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Soaring Jenkins

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August 28, 1989 | CHARLES HILLINGER, Times Staff Writer
Her name is Soaring Jenkins. She lives alone in a 13-by-13-foot glass house on top of this remote, mile-high mountain reached by a tortuous two-mile, almost-straight-up twisting trail. She has no electricity or indoor plumbing. Once a week the 115-pound, 5-foot, 7-inch Jenkins carries her food and supplies up the steep, rocky footpath except for extra-heavy items like 20-gallon cartons of water delivered by mules once a month.
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NEWS
August 28, 1989 | CHARLES HILLINGER, Times Staff Writer
Her name is Soaring Jenkins. She lives alone in a 13-by-13-foot glass house on top of this remote, mile-high mountain reached by a tortuous two-mile, almost-straight-up twisting trail. She has no electricity or indoor plumbing. Once a week the 115-pound, 5-foot, 7-inch Jenkins carries her food and supplies up the steep, rocky footpath except for extra-heavy items like 20-gallon cartons of water delivered by mules once a month.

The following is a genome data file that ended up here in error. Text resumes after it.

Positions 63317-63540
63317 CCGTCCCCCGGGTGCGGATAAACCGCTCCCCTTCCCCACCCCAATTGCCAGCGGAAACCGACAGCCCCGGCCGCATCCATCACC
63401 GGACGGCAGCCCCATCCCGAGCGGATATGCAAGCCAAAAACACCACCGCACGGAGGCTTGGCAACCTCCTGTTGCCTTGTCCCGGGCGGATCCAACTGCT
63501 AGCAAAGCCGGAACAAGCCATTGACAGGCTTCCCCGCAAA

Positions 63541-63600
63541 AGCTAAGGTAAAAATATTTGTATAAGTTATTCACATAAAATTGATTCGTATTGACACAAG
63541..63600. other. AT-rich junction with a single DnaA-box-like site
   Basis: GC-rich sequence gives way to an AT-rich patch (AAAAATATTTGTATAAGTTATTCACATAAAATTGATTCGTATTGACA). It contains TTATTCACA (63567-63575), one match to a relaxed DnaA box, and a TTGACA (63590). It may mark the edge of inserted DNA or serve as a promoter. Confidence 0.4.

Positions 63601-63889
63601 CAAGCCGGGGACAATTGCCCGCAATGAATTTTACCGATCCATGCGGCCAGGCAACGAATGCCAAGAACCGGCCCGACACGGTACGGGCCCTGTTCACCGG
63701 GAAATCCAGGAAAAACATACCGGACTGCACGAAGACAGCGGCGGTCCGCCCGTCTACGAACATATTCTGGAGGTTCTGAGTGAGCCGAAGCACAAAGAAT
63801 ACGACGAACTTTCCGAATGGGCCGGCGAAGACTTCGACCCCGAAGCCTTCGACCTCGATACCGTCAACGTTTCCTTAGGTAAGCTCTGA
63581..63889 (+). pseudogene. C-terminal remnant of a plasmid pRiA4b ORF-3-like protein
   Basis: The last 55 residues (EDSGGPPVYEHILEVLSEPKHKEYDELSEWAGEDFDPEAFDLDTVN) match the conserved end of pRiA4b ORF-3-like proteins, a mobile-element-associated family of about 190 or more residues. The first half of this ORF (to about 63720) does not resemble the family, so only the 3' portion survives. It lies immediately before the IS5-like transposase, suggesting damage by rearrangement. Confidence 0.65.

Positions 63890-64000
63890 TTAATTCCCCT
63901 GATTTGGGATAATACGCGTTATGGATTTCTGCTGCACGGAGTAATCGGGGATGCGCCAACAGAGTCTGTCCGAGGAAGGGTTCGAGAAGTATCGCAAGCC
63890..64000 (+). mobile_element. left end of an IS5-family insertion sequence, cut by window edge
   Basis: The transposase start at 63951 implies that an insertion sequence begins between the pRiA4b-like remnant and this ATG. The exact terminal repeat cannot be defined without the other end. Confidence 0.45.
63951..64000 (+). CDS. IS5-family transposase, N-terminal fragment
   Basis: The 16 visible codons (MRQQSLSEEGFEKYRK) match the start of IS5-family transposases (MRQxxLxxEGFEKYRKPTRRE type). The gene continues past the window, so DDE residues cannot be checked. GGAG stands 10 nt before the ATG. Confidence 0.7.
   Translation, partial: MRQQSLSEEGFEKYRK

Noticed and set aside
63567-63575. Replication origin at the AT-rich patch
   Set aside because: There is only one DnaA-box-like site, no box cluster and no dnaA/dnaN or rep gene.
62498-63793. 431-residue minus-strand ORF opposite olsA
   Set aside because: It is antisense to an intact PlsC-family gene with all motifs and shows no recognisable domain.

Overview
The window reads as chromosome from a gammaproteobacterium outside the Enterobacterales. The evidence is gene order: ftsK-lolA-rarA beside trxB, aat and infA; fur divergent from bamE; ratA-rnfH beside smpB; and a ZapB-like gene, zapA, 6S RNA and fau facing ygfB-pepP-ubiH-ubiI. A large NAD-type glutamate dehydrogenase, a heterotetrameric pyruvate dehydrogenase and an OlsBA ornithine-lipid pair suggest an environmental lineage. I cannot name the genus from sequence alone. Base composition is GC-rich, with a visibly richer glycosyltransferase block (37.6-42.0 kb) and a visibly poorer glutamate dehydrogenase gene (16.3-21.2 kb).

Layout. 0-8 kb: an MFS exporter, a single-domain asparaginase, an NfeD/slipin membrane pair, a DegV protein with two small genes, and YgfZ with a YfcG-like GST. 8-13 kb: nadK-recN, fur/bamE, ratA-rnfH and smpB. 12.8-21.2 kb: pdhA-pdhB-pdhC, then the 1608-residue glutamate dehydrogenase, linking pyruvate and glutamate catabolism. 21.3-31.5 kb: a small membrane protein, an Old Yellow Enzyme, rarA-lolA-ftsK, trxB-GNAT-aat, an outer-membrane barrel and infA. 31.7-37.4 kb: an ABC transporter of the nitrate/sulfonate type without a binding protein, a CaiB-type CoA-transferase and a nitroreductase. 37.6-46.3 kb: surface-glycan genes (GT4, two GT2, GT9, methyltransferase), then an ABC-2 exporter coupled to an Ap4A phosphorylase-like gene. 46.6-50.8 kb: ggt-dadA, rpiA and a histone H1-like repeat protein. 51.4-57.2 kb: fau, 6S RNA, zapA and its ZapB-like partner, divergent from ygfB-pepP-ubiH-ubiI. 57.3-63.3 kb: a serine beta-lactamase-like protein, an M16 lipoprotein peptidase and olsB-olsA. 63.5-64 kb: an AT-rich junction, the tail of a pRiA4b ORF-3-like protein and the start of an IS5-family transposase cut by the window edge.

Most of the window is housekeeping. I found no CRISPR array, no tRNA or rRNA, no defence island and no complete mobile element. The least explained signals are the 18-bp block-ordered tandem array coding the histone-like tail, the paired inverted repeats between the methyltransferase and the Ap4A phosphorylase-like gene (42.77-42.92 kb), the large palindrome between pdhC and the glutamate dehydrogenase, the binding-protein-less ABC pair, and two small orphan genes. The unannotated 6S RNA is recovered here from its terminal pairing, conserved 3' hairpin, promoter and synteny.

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NEWS
March 31, 1991 | CHARLES HILLINGER
It started beyond the power lines in the hills and hollers of West Virginia, in hamlets like Looneyville and Odd. It was my first trip for "Charles Hillinger's America," and at Odd, I visited a teacher from the Long Wanted School, so named because people waited so long for it. I also went to the only place in America where a mountain was made out of a mole hill: Mountain, W. Va., changed its name from Mole Hill in 1949. What an incredible odyssey.
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